2 Chronicles 28 Contemporary English Version (CEV)
King Ahaz of Judah
28 Ahaz was twenty years old when he became king of Judah, and he ruled from Jerusalem for sixteen years.
Ahaz was nothing like his ancestor David. Ahaz disobeyed the Lord 2 and was as sinful as the kings of Israel. He made idols of the god Baal, 3 and he offered sacrifices in Hinnom Valley. Worst of all, Ahaz sacrificed his own sons, which was a disgusting custom of the nations that the Lord had forced out of Israel. 4 Ahaz offered sacrifices at the local shrines,[a] as well as on every hill and in the shade of large trees.
Syria and Israel Attack Judah
5-6 Ahaz and the people of Judah sinned and turned away from the Lord, the God their ancestors had worshiped. So the Lord punished them by letting their enemies defeat them.
The king of Syria attacked Judah and took many of its people to Damascus as prisoners. King Pekah[b] of Israel later defeated Judah and killed one hundred twenty thousand of its bravest soldiers in one day. 7 During that battle, an Israelite soldier named Zichri killed three men from Judah: Maaseiah the king’s son; Azrikam, the official in charge of the palace; and Elkanah, the king’s second in command. 8 The Israelite troops captured two hundred thousand women and children and took them back to their capital city of Samaria, along with a large amount of their possessions. They did these things even though the people of Judah were their own relatives.
Oded the Prophet Condemns Israel
9 Oded lived in Samaria and was one of the Lord’s prophets. He met Israel’s army on their way back from Judah and said to them:
The Lord God of your ancestors let you defeat Judah’s army only because he was angry with them. But you should not have been so cruel! 10 If you make slaves of the people of Judah and Jerusalem, you will be as guilty as they are of sinning against the Lord.
11 Send these prisoners back home—they are your own relatives. If you don’t, the Lord will punish you in his anger.
12 About the same time, four of Israel’s leaders arrived. They were Azariah son of Johanan, Berechiah son of Meshillemoth, Jehizkiah son of Shallum, and Amasa son of Hadlai. They agreed with Oded that the Israelite troops were wrong, 13 and they said:
If you bring these prisoners into Samaria, that will be one more thing we’ve done to sin against the Lord. And he is already angry enough at us.
14 So in front of the leaders and the crowd, the troops handed over their prisoners and the property they had taken from Judah. 15 The four leaders took some of the stolen clothes and gave them to the prisoners who needed something to wear. They later gave them all a new change of clothes and shoes, then fixed them something to eat and drink, and cleaned their wounds with olive oil. They gave donkeys to those who were too weak to walk, and led all of them back to Jericho, the city known for its palm trees. The leaders then returned to Samaria.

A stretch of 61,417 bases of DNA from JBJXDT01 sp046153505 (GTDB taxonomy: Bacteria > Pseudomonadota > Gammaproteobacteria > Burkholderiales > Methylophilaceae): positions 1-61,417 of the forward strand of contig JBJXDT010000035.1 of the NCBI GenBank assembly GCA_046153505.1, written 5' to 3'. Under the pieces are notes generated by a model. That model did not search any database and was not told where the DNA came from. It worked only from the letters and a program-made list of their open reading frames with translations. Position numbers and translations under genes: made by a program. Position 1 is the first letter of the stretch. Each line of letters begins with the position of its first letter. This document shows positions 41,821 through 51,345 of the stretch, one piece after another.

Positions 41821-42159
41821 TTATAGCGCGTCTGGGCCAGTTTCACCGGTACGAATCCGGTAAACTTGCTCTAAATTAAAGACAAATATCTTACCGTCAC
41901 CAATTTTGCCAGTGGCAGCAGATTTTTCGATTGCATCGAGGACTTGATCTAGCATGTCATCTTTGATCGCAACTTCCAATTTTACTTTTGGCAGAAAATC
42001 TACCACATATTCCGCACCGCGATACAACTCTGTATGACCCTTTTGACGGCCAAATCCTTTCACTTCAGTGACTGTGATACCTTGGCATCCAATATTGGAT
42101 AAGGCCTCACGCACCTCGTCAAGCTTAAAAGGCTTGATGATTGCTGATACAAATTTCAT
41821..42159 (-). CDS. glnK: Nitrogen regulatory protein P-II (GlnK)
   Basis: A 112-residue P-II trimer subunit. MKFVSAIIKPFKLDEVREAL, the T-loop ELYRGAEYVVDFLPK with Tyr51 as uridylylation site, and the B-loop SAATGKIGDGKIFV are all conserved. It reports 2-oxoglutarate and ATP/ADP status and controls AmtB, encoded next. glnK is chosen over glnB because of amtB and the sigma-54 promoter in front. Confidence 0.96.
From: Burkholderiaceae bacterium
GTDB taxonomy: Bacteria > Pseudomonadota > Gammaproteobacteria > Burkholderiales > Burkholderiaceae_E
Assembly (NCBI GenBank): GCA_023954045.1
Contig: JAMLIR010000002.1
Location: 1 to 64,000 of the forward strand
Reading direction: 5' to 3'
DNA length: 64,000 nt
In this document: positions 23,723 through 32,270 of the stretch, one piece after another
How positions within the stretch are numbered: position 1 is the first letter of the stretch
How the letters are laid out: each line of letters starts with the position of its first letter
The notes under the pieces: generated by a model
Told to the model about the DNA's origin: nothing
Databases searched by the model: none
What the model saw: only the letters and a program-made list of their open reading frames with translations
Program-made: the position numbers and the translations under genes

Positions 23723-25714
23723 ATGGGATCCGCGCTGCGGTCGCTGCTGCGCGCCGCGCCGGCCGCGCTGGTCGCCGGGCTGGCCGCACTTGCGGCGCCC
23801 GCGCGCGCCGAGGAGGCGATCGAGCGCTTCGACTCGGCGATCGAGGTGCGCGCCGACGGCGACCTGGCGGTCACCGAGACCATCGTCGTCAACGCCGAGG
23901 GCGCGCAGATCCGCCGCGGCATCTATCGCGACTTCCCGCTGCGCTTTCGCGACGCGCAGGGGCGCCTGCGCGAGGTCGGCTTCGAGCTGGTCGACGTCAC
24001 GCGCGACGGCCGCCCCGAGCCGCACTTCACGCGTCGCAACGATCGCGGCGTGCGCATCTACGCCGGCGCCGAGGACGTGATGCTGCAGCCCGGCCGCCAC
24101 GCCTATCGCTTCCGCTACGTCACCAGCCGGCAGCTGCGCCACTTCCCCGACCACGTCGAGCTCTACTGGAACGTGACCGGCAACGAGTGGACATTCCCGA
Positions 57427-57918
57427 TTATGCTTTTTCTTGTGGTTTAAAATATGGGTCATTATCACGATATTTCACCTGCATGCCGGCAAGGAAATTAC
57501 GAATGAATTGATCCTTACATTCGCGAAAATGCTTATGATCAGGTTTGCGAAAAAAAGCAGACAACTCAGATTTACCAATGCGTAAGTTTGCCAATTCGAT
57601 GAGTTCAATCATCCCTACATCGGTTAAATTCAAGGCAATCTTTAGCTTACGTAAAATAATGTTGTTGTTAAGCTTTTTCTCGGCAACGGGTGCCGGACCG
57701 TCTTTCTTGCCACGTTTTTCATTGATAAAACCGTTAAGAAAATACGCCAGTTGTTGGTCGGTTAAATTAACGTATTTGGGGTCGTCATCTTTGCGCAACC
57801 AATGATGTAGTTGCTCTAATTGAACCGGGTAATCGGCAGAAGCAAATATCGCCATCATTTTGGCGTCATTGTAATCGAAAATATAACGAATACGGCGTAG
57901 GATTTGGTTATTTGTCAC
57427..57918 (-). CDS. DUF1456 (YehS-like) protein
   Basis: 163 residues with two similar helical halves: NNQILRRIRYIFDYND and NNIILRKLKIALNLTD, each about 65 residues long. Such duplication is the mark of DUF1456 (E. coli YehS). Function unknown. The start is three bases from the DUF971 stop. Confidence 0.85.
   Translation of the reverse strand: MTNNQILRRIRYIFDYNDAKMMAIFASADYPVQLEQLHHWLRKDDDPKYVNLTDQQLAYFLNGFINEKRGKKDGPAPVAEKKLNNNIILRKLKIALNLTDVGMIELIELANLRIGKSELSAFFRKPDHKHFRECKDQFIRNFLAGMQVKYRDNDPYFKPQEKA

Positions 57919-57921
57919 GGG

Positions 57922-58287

Ahaz Asks the King of Assyria for Help
16-18 Some time later, the Edomites attacked the eastern part of Judah again and carried away prisoners. And at the same time, the Philistines raided towns in the western foothills and in the Southern Desert. They conquered the towns of Beth-Shemesh, Aijalon, Gederoth, Soco, Timnah, and Gimzo, including the villages around them. Then some of the Philistines went to live in these places.
Ahaz sent a message to King Tiglath Pileser of Assyria and begged for help. 19 But God was punishing Judah with these disasters, because Ahaz had disobeyed him and refused to stop Judah from sinning. 20 So Tiglath Pileser came to Judah, but instead of helping, he made things worse. 21 Ahaz gave him gifts from the Lord’s temple and the king’s palace, as well as from the homes of Israel’s other leaders. The Assyrian king still refused to help Ahaz.
The Final Sin of Ahaz and His Death
22 Even after all these terrible things happened to Ahaz, he sinned against the Lord even worse than before. 23 He said to himself, “The Syrian gods must have helped their kings defeat me. Maybe if I offer sacrifices to those gods, they will help me.” That was the sin that finally led to the downfall of Ahaz, as well as to the destruction of Judah.
24 Ahaz collected all the furnishings of the temple and smashed them to pieces. Then he locked the doors to the temple and set up altars to foreign gods on every street corner in Jerusalem. 25 In every city and town in Judah he built local shrines[c] to worship foreign gods. All of this made the Lord God of his ancestors very angry.
26 Everything else Ahaz did while he was king is written in The History of the Kings of Judah and Israel. 27 Ahaz died and was buried in Jerusalem, but not in the royal tombs. His son Hezekiah then became king.
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